I got one of those new-fangled gadgets. They call them the "smartphone". I got to admit, they are pretty nifty. Mine is hooked up to two accounts (personal and corporate). I get a lot of messages and notifications on my phone. Some of those are important, some less so. When I say a lot of messages, I mean a *lot*. (Look at me; I forget the emphasis HTML tag and I'm too lazy to look it up; I'm not to lazy to leave this note, though.) I also got one of those cool new smart watches (Sony SmartWatch3). Those are cool because when my phone makes a weird beeping sound I can glance at my wrist and see what the noise is all about. Unfortunately, with the watch requiring a charge every night or two, it tends not to stay on my wrist as much as my conventional watch used to stay on my wrist. I realized I need a better solution to figuring out what my phone is trying to tell me when it is beeping at me.
It occurred to me that ringtones (or notification-tones) is the answer. I can set up different tones for different apps and use those to differentiate and tell if I need to pause the movie, extract myself from the comfy beanbag (and arms/legs of people if I'm watching with a friend), hunt down the phone and look at whatever it wants me to look at. (I swear, my 4 year old nephew doesn't ask for half as much attention as my phone does!) Brilliant idea! I browse some websites for a simple, unobtrusive ringtone and get a bunch of really loud and jarring jingles and sound tracks. Really? Next up, the Google Play Store. Lots of apps with tones, nothing simple and short. (Why can't I find any tones under 5 seconds?) Ring tone generators? Meh. Nothing looks great. (I found Sound Creator to be cool with some decent potential for those who like coding.)
Abandoning the Android front, I switched to Linux. I could just make sound files on my computer, right? I install timidity++. I install rosegarden. I don't know what I'm doing. MIDI sounds right but I have no clue what a MIDI actually is. It's a simple sound file, right? I find the python-midi library on GitHub. I install swig. I get the python-midi library working. I run the example script and get an example MIDI file. timidity can open the file ... but spits out some garbage about sound bands and no sound. Drat. I install timidity-freepats and soundfont-fluid. I have no idea what they are but the Archlinux Wiki said I should install them. Who am I to argue? I also set up the timidity conf as per the Wiki. All good? Not in the least. Still no sound. I download a random MIDI file off the web. This one plays in timidity. I'm getting somewhere! The python-midi lib comes with a nifty script that takes a MIDI file and prints out a python-midi representation. Awesome!! Except the library doesn't handle MIDI event 0x0A. Add that in. Get the MIDI event list. Copy the first ... 20 lines! Now I got a Python script that spits out a MIDI file that I can actually play. Woooo!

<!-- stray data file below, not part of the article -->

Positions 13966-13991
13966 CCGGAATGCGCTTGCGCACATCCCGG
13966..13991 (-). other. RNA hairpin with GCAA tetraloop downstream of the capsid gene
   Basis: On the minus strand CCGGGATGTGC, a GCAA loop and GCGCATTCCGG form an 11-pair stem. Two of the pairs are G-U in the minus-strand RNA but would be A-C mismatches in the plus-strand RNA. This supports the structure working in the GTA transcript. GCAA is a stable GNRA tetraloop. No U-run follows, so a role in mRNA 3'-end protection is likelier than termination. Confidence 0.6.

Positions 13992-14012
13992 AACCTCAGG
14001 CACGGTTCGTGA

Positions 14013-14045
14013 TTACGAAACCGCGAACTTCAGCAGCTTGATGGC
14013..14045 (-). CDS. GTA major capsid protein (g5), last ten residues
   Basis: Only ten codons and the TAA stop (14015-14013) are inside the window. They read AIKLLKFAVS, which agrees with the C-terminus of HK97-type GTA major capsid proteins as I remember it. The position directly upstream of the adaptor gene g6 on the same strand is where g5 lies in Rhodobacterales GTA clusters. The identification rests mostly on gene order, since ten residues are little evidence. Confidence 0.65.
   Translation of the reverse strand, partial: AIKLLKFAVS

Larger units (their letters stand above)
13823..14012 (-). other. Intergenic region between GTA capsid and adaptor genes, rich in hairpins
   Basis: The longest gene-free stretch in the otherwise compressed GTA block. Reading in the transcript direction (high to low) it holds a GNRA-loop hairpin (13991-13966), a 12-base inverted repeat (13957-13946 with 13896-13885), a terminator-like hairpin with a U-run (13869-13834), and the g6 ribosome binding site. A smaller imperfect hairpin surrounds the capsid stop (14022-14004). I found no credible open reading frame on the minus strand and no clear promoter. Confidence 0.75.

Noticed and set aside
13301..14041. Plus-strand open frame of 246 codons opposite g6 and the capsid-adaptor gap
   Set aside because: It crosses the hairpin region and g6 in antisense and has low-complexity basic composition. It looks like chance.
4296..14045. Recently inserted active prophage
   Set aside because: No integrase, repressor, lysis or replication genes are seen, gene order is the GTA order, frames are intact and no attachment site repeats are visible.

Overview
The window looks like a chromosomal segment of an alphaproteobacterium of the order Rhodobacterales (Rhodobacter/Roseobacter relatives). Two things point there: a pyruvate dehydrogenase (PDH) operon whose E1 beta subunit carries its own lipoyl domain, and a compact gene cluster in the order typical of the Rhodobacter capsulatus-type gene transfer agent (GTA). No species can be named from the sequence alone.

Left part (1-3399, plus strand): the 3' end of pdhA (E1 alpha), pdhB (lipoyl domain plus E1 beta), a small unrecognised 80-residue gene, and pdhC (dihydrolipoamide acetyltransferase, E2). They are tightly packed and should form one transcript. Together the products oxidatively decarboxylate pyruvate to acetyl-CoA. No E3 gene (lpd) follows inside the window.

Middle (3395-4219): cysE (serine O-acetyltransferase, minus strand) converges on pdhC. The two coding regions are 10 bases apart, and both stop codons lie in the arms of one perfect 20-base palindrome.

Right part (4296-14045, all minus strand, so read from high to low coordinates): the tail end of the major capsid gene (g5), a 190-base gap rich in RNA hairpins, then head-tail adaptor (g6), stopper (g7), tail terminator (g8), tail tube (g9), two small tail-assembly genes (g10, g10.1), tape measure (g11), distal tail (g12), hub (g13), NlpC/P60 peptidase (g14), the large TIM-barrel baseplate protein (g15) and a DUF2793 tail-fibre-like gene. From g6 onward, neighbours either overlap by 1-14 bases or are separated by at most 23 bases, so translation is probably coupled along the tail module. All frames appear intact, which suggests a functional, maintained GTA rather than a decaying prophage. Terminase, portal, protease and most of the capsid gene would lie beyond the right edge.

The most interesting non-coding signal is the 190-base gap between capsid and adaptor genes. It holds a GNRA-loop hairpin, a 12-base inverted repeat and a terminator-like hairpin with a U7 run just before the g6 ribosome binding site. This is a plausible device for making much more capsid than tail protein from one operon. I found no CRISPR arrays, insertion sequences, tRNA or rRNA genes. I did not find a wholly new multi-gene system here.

Tidy up the code, figure out what it does, write some code of my own. I now got a bunch of MIDI files. Muck around with timidy and lame and I got four mp3 files! Success!
$ for i in *mid; do timidity -Ow $i; done $ for i in *wav; do lame $i; doneFind the code over here on my GitHub.